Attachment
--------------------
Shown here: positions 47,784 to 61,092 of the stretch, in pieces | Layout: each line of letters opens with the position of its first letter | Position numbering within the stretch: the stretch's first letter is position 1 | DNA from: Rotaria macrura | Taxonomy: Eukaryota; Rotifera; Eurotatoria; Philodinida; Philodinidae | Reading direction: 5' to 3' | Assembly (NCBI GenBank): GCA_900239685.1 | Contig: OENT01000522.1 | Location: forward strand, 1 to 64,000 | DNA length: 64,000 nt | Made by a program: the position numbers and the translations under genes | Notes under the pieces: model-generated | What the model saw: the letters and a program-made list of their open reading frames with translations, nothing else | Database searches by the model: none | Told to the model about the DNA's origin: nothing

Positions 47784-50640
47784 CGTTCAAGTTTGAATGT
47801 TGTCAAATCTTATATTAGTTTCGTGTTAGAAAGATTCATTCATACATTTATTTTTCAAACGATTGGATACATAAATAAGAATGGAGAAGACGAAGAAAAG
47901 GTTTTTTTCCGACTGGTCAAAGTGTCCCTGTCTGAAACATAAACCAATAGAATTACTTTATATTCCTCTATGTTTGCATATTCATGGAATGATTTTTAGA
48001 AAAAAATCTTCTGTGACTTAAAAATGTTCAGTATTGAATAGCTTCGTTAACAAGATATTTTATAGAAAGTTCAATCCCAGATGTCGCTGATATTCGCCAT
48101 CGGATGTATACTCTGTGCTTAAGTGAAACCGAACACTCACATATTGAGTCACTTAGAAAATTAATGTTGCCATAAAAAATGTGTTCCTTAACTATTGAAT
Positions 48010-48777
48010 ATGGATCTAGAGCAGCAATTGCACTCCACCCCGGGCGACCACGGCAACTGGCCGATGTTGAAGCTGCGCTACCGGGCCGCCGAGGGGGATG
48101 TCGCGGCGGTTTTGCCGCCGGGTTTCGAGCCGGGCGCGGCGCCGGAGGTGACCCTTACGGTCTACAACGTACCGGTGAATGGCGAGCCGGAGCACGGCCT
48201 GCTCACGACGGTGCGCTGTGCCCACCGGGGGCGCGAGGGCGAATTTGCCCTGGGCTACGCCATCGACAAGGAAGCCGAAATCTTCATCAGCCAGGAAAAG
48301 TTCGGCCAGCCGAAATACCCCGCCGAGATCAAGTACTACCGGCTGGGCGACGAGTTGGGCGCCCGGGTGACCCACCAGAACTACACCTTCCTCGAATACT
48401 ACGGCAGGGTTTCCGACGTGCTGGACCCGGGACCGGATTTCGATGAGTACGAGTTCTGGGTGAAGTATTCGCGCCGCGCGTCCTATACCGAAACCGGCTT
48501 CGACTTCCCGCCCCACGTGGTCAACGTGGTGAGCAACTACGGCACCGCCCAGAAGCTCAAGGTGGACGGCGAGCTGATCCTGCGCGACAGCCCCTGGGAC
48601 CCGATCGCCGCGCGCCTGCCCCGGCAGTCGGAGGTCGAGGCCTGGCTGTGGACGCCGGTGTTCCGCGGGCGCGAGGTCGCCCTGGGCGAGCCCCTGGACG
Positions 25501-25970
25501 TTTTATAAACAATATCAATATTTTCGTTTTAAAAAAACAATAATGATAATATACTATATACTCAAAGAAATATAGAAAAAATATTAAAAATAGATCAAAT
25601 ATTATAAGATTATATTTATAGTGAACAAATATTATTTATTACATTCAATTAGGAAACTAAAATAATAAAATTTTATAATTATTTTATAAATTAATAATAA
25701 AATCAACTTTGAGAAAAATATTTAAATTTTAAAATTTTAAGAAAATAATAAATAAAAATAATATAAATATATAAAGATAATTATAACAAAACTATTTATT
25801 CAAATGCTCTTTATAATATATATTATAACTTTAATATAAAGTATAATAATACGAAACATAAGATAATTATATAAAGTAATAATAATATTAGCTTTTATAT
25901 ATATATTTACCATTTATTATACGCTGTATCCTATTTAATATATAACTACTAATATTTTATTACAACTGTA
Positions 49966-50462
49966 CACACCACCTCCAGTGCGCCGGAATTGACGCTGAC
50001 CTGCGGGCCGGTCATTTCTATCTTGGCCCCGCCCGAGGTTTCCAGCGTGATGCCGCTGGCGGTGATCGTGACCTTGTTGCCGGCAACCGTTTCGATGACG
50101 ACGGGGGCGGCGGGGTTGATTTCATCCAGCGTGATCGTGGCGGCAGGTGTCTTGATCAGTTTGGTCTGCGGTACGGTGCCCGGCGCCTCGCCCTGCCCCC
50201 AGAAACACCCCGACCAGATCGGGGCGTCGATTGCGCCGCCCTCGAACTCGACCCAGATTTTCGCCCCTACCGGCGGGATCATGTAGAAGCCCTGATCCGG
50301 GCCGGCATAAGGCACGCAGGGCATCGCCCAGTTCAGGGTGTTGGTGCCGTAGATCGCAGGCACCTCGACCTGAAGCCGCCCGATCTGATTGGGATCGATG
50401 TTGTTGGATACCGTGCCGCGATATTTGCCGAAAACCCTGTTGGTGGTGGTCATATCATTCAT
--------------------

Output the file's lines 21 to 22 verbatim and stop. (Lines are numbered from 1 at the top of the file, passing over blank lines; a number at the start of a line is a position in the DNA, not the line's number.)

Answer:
25901 ATATATTTACCATTTATTATACGCTGTATCCTATTTAATATATAACTACTAATATTTTATTACAACTGTA
Positions 49966-50462